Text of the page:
“Even the best state-of-the-art [quantum computer] hardware is unreliable. Our paper shows that for the first time reliability has been reached.”
While the Martinis Group has shown logic operations at the threshold, the array must operate below the threshold to provide an acceptable margin of error. “Qubits are faulty, so error correction is necessary,” said graduate student and co-lead author Julian Kelly who worked on the five-qubit array.
“We need to improve and we would like to scale up to larger systems,” said lead author Rami Barends, a postdoctoral fellow with the group. “The intrinsic physics of control and coupling won’t have to change but the engineering around it is going to be a big challenge.”
a, Optical image of the integrated Josephson quantum processor, consisting of aluminium (dark) on sapphire (light). The five cross-shaped devices (Q0–Q4) are the Xmon variant of the transmon qubits30, placed in a linear array. To the left of the qubits are five meandering coplanar waveguide resonators used for individual state readout. Control wiring is brought in from the contact pads at the edge of the chip, ending at the right of the qubits. b, Circuit diagram. Our architecture uses direct, nearest-neighbour coupling of the qubits (red/orange), made possible by the nodal connectivity of the Xmon qubit. Using a single readout line, each qubit can be measured using frequency-domain multiplexing (blue). Individual qubits are driven through capacitively coupled microwave control lines (XY), and frequency control is achieved through inductively coupled d.c. lines (Z) (violet). c, Schematic representation of an entangling operation using a controlled-phase gate with unitary representation UCZ; (I) qubits at rest, at distinct frequencies with minimal interaction; (II) when brought near resonance, the state-dependent frequency shift brings about a rotation conditional on the qubit states; (III) qubits are returned to their rest frequency.
The unique configuration of the group’s array results from the flexibility of geometry at the superconductive level, which allowed the scientists to create cross-shaped qubits they named Xmons. Superconductivity results when certain materials are cooled to a critical level that removes electrical resistance and eliminates magnetic fields. The team chose to place five Xmons in a single row, with each qubit talking to its nearest neighbor, a simple but effective arrangement.
“Motivated by theoretical work, we started really thinking seriously about what we had to do to move forward,” said John Martinis, a professor in UCSB’s Department of Physics. “It took us a while to figure out how simple it was, and simple, in the end, was really the best.”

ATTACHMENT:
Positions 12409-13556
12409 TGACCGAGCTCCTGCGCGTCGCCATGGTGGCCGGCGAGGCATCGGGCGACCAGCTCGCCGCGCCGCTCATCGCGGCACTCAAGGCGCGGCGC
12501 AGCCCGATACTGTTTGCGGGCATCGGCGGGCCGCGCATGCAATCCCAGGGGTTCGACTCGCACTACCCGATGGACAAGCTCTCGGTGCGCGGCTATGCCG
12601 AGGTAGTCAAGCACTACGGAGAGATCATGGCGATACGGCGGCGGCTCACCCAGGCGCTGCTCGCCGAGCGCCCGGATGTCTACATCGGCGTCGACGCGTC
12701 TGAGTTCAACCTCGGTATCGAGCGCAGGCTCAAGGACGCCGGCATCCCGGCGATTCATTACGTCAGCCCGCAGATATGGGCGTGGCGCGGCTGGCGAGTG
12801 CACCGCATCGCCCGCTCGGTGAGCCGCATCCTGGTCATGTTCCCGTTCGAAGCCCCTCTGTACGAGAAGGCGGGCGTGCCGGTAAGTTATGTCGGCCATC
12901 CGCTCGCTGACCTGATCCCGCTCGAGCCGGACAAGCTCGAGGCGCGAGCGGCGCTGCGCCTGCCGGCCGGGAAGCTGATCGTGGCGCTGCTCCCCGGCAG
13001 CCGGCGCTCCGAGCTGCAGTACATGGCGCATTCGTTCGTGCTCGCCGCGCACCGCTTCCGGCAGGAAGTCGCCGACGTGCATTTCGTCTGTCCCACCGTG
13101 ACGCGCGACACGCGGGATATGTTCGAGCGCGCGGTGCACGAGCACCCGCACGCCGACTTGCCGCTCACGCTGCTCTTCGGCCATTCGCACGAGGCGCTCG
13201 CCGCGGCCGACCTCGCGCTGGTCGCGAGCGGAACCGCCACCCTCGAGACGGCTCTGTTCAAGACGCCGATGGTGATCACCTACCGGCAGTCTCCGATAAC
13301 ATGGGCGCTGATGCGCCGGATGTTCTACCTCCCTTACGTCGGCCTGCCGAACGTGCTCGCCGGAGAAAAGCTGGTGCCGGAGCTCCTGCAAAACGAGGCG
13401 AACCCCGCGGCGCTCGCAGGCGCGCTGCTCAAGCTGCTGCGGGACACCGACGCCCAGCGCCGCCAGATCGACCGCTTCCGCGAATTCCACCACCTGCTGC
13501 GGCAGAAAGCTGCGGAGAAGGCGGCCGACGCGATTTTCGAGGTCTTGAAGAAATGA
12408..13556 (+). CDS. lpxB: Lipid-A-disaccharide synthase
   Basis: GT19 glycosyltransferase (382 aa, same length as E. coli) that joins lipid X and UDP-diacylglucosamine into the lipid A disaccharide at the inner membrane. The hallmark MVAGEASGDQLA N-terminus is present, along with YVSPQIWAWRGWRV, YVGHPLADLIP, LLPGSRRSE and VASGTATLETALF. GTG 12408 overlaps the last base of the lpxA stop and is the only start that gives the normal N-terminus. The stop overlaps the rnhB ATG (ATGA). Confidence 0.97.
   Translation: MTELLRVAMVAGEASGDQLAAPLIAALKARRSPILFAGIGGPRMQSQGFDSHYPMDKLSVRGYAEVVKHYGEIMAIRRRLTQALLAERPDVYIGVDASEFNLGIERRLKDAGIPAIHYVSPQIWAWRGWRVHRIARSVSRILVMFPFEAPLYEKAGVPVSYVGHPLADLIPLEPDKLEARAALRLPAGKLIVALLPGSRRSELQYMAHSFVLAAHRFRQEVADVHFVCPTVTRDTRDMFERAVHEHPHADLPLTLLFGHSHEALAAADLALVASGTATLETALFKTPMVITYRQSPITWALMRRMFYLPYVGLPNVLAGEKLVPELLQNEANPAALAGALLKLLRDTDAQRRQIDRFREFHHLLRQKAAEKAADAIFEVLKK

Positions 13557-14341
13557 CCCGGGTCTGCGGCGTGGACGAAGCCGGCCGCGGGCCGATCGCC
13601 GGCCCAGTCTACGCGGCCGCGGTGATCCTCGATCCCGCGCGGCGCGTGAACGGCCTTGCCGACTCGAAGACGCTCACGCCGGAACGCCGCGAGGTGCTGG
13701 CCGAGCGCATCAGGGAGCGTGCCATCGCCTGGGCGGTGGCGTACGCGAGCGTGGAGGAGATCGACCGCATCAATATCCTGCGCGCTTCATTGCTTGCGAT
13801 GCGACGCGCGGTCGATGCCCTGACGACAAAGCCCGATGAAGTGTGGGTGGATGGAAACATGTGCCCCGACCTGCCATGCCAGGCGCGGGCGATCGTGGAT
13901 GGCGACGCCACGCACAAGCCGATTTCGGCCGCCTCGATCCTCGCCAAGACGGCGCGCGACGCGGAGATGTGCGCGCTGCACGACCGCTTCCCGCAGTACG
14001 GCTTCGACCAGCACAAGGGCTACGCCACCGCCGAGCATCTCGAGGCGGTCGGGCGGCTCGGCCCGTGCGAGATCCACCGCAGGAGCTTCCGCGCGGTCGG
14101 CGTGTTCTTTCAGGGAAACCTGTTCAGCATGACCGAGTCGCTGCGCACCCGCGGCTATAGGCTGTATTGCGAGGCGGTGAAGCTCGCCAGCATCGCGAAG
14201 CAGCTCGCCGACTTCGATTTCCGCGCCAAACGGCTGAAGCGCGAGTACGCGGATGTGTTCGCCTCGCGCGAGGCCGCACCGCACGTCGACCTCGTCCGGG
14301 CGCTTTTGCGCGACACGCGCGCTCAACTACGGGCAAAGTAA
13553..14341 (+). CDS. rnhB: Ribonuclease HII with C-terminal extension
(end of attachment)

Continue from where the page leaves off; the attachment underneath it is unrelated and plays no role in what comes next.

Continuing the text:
“If you want to build a quantum computer, you need a two-dimensional array of such qubits, and the error rate should be below 1 percent,” said Fowler. “If we can get one order of magnitude lower — in the area of 10-3 or 1 in 1,000 for all our gates — our qubits could become commercially viable. But there are more issues that need to be solved. There are more frequencies to worry about and it’s certainly true that it’s more complex. However, the physics is no different.”
According to Martinis, it was Fowler’s surface code that pointed the way, providing an architecture to put the qubits together in a certain way. “All of a sudden, we knew exactly what it was we wanted to build because of the surface code,” Martinis said. “It took a lot of hard work to figure out how to piece the qubits together and control them properly. The amazing thing is that all of our hopes of how well it would work came true.”
A quantum computer can solve hard problems, such as prime factoring database searching and quantum simulation, at the cost of needing to protect fragile quantum states from error. Quantum error correction6 provides this protection by distributing a logical state among many physical quantum bits (qubits) by means of quantum entanglement. Superconductivity is a useful phenomenon in this regard, because it allows the construction of large quantum circuits and is compatible with microfabrication. For superconducting qubits, the surface code approach to quantum computing is a natural choice for error correction, because it uses only nearest-neighbour coupling and rapidly cycled entangling gates. The gate fidelity requirements are modest: the per-step fidelity threshold is only about 99 per cent. Here we demonstrate a universal set of logic gates in a superconducting multi-qubit processor, achieving an average single-qubit gate fidelity of 99.92 per cent and a two-qubit gate fidelity of up to 99.4 per cent. This places Josephson quantum computing at the fault-tolerance threshold for surface code error correction. Our quantum processor is a first step towards the surface code, using five qubits arranged in a linear array with nearest-neighbour coupling. As a further demonstration, we construct a five-qubit Greenberger–Horne–Zeilinger state8, 9 using the complete circuit and full set of gates. The results demonstrate that Josephson quantum computing is a high-fidelity technology, with a clear path to scaling up to large-scale, fault-tolerant quantum circuits.
Brian Wang is a Futurist Thought Leader and a popular Science blogger with 1 million readers per month. His blog Nextbigfuture.com is ranked #1 Science News Blog. It covers many disruptive technology and trends including Space, Robotics, Artificial Intelligence, Medicine, Anti-aging Biotechnology, and Nanotechnology.
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